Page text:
Fox Walked Alone is one of my favourite books. The Plasticine pictures look like they come off the page. I like how more and more animals keep coming into the story. I also like how Fox finds a partner at the end. I hope Barbara Reid writes another story about Fox and his family.
Reviewed by Eagan
I clearly remember my first encounter with Barbara Reid’s Fox Walked Alone. I was at an author/illustrator’s breakfast hosted by the Vancouver Children’s Literature Roundtable. Barbara was a featured guest speaker. Standing at the book table, I was drawn to its title and captivated by the cover image of a stunning red fox etched out of Plasticine, of all things. Without any further context for the story I began to read:
Night after night, Fox walked alone,
Came home to a bed made of feather and bone.
He hunted at night and slept through the day,
Fox walked alone, he liked it that way.
However, when Fox wakes up he senses something strange. Then animal after animal begins to journey past him. At first, Fox follows at a distance and safely out-of-sight, wondering what’s going on. But as the story progresses so does Fox’s sense of urgency.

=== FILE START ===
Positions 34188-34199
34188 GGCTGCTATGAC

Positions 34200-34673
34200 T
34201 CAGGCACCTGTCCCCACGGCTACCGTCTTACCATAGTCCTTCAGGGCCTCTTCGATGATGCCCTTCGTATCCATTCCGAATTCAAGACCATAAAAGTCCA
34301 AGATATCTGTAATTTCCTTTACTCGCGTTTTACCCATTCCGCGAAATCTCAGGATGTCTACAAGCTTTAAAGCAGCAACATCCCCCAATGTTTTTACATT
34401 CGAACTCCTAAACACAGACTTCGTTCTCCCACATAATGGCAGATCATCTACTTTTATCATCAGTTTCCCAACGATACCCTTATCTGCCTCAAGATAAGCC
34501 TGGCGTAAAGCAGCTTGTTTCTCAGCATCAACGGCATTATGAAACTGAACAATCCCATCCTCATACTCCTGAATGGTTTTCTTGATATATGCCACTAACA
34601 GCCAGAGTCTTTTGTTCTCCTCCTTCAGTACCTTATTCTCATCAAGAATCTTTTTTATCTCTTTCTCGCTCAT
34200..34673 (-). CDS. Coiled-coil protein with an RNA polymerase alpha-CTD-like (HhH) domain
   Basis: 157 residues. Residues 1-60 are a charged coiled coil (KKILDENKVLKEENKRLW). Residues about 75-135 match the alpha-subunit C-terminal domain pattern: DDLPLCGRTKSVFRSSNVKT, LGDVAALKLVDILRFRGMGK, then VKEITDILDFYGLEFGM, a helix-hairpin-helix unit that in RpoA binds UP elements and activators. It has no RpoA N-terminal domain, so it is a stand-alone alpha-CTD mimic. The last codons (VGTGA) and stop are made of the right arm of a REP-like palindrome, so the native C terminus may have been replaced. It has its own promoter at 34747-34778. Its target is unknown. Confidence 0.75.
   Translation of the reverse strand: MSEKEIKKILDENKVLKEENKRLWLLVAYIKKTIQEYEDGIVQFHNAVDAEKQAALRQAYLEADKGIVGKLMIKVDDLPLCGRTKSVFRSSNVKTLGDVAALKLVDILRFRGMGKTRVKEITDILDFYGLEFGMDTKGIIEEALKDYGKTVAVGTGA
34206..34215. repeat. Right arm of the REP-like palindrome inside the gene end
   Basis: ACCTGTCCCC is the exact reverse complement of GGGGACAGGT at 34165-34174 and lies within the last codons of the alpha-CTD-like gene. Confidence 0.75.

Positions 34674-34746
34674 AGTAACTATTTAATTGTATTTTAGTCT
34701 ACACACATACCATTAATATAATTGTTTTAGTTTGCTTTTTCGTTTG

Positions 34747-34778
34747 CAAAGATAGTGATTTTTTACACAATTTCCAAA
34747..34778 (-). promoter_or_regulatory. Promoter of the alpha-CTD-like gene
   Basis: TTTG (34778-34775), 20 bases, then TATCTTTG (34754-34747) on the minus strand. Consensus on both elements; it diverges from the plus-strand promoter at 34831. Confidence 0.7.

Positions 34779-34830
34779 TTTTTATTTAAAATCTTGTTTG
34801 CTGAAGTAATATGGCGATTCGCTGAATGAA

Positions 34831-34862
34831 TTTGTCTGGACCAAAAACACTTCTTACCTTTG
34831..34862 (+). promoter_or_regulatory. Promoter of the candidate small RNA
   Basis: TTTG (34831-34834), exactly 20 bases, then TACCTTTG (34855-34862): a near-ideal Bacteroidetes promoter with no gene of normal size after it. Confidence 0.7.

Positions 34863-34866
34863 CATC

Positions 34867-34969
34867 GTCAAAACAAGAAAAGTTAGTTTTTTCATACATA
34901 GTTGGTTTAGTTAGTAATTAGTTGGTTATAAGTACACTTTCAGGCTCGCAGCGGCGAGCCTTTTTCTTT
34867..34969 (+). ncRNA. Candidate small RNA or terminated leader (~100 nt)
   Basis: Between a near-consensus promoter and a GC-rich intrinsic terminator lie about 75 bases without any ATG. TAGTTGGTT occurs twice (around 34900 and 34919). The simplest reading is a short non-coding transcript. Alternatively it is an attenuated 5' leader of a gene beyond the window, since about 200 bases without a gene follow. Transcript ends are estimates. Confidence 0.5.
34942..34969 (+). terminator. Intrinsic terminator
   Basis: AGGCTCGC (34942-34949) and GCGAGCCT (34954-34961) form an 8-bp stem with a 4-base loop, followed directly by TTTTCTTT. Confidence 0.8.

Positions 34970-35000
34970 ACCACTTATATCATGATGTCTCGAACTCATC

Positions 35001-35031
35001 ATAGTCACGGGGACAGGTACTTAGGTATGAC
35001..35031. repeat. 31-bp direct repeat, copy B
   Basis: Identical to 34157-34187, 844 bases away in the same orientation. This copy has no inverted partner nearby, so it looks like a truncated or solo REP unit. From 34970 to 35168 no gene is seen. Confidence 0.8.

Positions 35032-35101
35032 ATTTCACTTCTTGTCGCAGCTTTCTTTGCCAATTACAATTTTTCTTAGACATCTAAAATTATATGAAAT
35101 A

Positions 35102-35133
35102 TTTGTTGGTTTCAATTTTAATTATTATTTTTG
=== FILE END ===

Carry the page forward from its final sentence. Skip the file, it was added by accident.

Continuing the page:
Fox walked until his paws were sore–
He’d never walked so far before…
The sky was odd, the wind was wrong.
Fox thought he’d better tag along.
From the first page through to the last, I am caught up in the mystery. What’s going on? I feel compelled, like Fox, to follow. And by the end of the book, a narrative I know so well (Noah’s Ark) is fused with new life and energy, wonder and expectation.
After countless readings with my kids, Fox Walked Alone never fails to stir this skin-tingling anticipation within me. I’m tempted to keep talking (and raving!) about the book, but I will leave off discussion of some of my other favourite components of the story, such as the ravens and the doves, in order to allow you to discover and experience this wonderfully rich, multi-layered narrative on your own terms. It is one of those rare gems, a must-buy book.
Needless to say, I love this story! (And after reading Eagan’s review I realize, for him, it’s also very much a love story).
(review copy personally purchased).